You may (or may not) confuse Doberman Cop with Wolf Guy for some reason and nope, I’d not fault you one bit if you haven’t seen either film and draw that incorrect conclusion. The former film has nothing to do with the latter other than both films were adapted from popular manga and greatly transformed as a result by their respective writers and directors.
In the case of Kinji Fujusaku’s 1977 flick, it’s a far better made movie once again featuring Shinichi “Sonny” Chiba doing his own stunts, loads of violence (but less nudity) and a weird dip into supernatural detecting as a means of solving a series of serial killings. While crackling with a crazy energy, there are a few logic gaps if you pay close enough attention between Fujisaku’s trademark hard-boiled violence that don’t harm the film, but the narrative suffers as a result.
When a prostitute is found murdered in Tokyo’s Kabuki-cho district, Okinawan cop Joji Kano (Chiba) is sent from the island to assist in the case. As the girl was from his homeland, he’s got a special interest in returning her ashes home. However, he arrives and despite the forensic evidence, is convinced the girl’s ID is incorrect. The body found was an Okinawan, but not the one everyone else says. His battered straw hat and reliance on divination only lead the Tokyo cops to think he’s a bumbling bumpkin, but it’s probably the live pig he shows up with as a gift that makes him seem somewhat bonkers.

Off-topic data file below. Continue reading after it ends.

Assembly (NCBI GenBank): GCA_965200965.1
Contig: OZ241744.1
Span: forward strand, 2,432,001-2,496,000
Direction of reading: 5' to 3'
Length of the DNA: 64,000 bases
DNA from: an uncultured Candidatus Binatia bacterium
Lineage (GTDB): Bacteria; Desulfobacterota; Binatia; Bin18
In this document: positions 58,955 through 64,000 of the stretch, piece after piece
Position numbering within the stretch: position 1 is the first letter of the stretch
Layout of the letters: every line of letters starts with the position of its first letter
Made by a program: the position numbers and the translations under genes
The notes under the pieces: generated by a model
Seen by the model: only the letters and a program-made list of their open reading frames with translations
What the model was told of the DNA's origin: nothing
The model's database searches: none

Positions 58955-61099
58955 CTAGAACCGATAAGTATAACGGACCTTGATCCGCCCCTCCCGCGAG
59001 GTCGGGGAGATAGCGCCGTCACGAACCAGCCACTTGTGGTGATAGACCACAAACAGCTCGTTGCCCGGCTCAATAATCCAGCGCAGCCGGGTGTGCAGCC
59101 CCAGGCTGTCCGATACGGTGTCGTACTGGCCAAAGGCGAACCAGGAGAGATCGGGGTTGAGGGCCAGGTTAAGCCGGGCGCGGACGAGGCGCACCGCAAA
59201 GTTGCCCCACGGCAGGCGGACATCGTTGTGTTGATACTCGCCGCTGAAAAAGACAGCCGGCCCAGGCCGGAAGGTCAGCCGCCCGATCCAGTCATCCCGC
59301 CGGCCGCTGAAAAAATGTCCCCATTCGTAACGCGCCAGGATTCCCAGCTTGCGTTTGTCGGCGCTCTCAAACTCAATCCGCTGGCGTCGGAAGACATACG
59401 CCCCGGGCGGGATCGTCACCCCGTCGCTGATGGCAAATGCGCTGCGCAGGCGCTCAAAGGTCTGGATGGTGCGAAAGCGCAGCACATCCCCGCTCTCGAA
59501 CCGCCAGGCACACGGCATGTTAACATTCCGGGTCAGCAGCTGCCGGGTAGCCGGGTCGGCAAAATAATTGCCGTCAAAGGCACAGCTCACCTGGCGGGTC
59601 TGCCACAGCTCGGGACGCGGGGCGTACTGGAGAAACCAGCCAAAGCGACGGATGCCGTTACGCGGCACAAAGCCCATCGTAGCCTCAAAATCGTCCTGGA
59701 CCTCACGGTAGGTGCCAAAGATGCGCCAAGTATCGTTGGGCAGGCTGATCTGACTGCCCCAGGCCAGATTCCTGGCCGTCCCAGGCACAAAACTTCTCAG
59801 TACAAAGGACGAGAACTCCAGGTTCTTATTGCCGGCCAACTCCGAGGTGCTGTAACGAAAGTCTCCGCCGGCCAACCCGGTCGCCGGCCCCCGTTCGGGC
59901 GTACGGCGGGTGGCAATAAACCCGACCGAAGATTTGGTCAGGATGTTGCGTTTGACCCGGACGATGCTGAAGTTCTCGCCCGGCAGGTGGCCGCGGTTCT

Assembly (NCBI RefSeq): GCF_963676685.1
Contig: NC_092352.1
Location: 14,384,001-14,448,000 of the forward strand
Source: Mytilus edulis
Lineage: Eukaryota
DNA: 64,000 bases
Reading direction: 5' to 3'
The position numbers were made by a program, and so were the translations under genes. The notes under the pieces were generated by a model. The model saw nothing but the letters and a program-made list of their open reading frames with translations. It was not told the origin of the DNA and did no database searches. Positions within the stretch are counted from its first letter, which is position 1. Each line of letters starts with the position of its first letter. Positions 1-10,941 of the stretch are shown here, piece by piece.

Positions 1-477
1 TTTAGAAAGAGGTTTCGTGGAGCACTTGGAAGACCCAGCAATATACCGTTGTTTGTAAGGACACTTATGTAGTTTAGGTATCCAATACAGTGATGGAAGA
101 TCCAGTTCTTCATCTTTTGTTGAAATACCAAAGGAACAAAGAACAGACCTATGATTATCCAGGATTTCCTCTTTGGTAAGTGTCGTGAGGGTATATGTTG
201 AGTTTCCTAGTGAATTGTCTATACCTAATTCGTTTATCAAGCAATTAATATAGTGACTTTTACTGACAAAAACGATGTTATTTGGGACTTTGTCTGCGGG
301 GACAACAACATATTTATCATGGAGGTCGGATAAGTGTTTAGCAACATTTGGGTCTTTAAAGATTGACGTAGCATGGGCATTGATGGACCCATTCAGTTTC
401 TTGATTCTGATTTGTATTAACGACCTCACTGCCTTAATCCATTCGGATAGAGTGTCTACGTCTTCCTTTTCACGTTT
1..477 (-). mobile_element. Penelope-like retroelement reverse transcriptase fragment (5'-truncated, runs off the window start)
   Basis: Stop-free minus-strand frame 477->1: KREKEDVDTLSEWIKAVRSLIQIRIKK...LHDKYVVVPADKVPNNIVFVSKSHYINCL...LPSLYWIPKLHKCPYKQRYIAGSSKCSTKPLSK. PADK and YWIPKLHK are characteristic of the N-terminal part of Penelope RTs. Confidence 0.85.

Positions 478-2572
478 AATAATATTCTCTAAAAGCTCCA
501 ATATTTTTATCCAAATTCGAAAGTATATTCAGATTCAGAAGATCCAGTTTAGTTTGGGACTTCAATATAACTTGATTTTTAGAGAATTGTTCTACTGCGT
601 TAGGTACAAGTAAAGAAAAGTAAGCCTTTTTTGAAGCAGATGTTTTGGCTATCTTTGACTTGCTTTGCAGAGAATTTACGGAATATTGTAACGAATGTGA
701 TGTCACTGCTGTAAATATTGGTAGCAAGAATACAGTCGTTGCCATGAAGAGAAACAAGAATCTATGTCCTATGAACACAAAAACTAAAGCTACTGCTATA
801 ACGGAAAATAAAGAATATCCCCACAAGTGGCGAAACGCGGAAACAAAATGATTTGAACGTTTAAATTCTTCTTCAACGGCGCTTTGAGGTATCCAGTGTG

Add in a stripper who falls head over heels for Kano, a singer the cop suspects is hiding a secret, an unbalanced yakuza boss, and a motorcycle gang out to prove one of its members isn’t a killer and yep, you get quite a meaty action flick. Kano beats up a few rooms full of people, jumps from about two stories down to a hard sidewalk, and in the film’s most impressive stunt, Kano rappels down a high-rise hotel and kicks in a window to subdue a would-be kidnapper. There’s a kind of Coogan’s Bluff vibe here, although once Kano gets his hands on an illegal .44 Magnum, the film pretty much turns into a Japanese version of a Dirty Harry flick.
As for the narrative hiccups, at one point, Kano discovers the aforementioned singer after beating up a room full of gangsters, but doesn’t get her out of danger. Granted, this would have made the film a lot shorter has this occurred. Later on, Kano’s handiwork with that illegal gun gets him in trouble with the police to the point where he’s beaten up while being interrogated, which comes off as weird. Then again, I’m gathering from a few other Japanese films I’ve seen from this era that a main means of information extraction was the ol’ beat-down. Anyway, Kane ends up taking on the entire precinct in a thrilling fight, bashes his way though the doors and escapes with the help of the motorcycle gang, so it’s all good.
As for extras, there’s a video appreciation by Fukasaku biographer Sadao Yamane, who points out Japan’s film industry was in dire shape when the film was released, an interview with screenwriter Koji Takada where he mentions how the film deviated greatly from the source material, and the second part of that Chiba interview where he comes off as a pretty genial guy with a long career in Japan and yep, fans who know some of his work from a certain Quentin Tarantino film. Before you ask, yes, this makes a fine double feature with Wolf Guy… but you may want to go for Fujisaku’s brutal, more realistic Cops vs Thugs as a counterpoint to the silliness. It’s your move.